It was not that repeated droughts and floods were the ultimate cause of civilizational demise. The empire was already under severe pressure from wars, population expansions and social and political upheavals and perhaps even a shift from the Hindu faith, which bestowed unquestioned "godly" powers on the uncompromising rulers (Devaraja), to acceptance of Buddhism due to its more tolerant and democratic outlook that gradually diminished the authority of the weakened rulers. It went into ruin after about five centuries. The hydraulic city had the seeds of its own destruction with a constant battle with droughts and floods. It was a society totally dependent on the annual monsoonal flooding of its lowlands, which supported an extensive rice based agriculture-irrigation infrastructure. It just could not cope with the pressures on its infrastructure and the bureaucracy failed. Decadal droughts alternating with severe floods just pushed it over the edge and never recovered.

Despite the vicissitudes, quite amazingly, the Rajarata hydraulic civilization survived for over a thousand years – far more resilient than any known. It was even resuscitated after more than 600 years of abandonment and its basic infrastructure still functions today. Sri Lanka too had droughts and floods as has been recorded in the chronicles. However, the textual content and detail is very poor. For over 600 years (from 619-628 CE to 1237-1270 CE) there are no references to famines (droughts) when most of monsoon Asia experienced floods/droughts. There is no evidence whatsoever that Rajarata demise had climatic connotations before collapse. However, like in Angkor, it could have been pushed over the edge when the regimes were already weakened in succession by various other pressures and moved out to the southwest for a variety of reasons.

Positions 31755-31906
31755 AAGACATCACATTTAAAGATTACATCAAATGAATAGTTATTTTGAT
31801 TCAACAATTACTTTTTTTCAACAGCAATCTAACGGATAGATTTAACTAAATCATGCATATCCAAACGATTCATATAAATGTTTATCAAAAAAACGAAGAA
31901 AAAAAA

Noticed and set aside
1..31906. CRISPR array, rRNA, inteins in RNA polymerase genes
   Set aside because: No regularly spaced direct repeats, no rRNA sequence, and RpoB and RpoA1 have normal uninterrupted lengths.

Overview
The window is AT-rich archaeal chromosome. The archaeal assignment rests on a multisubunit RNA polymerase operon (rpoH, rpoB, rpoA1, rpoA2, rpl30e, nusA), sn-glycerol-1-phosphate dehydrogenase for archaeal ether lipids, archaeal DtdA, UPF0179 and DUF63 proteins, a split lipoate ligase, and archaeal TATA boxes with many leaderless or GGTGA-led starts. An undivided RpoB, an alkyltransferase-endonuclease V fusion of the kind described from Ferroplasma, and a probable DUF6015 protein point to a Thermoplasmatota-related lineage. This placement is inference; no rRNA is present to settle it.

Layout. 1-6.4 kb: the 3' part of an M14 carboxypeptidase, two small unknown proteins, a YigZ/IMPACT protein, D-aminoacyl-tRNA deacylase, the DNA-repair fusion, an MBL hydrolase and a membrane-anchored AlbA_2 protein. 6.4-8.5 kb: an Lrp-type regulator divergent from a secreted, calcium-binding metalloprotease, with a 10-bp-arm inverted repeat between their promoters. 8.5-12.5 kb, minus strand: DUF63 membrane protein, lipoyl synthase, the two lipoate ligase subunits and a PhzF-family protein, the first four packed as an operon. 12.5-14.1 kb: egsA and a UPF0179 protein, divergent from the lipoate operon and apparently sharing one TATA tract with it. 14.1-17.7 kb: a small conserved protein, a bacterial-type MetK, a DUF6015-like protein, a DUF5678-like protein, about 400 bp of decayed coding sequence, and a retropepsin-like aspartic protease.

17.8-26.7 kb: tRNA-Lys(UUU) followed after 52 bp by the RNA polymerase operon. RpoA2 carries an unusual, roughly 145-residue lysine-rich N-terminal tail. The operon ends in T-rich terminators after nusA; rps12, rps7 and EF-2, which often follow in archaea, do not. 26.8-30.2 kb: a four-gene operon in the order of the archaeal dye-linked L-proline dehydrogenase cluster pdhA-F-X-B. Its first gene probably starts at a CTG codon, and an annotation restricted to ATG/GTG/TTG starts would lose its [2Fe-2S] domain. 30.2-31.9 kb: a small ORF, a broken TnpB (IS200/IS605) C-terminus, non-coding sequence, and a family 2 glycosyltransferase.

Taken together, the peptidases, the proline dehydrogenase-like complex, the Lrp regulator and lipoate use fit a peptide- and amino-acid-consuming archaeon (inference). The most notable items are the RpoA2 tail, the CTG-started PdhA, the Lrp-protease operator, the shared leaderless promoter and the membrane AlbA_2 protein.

The Danduk cave record shows at least fifteen regional droughts between 1000-1500 CE. The two worst decadal droughts were in the late 14th and early 15th centuries that were also picked up by the dendro-records in the Columbia study quite independently. The references in the Thai records to a major drought in Sri Lanka in the early 1400s were mentioned earlier (same time as the Durgadevi drought in India and decadal droughts in Angkor?). A drought of similar magnitude and extent today with billions more people are unimaginable!

The palaeoclimate archives of monsoon Asia is a very active field of research today. The big gap is between Sri Lanka and Thailand (mostly ocean). However, the continental archives are being added to and refined. The LDEO-dendrochronology survey here was interrupted twice by the civil conflict and the 2004 tsunami event and good analytical material was not found. If the survey restarts and obtains good tree-ring dates, then new interpretations to our climate and social history are possible just as in the cases above.

Early chroniclers recorded only historical events that mattered in state affairs. Droughts and floods were not. It was more important to record alms-giving to priests and mass reciting of pirith to pray for rains. Unlike in India or China, the detail and textual content is lacking when describing famines. This author believes that droughts, famines and floods were as frequent in ancient Sri Lanka as in the rest of Asia and that the chroniclers were indifferent to natural disasters and did not bother to record them. They were only periodically recurring extreme events (as in Angkor) and in the natural order of things. Else, how come major droughts were "missed" here, but were recorded in Thailand and elsewhere? With smaller populations in Sri Lanka, the effects of a disaster may not have been very dramatic unlike in India or China where millions perished at a time. Perhaps our historians will enlighten us on these aspects!

* The author is a retired Professor of Geology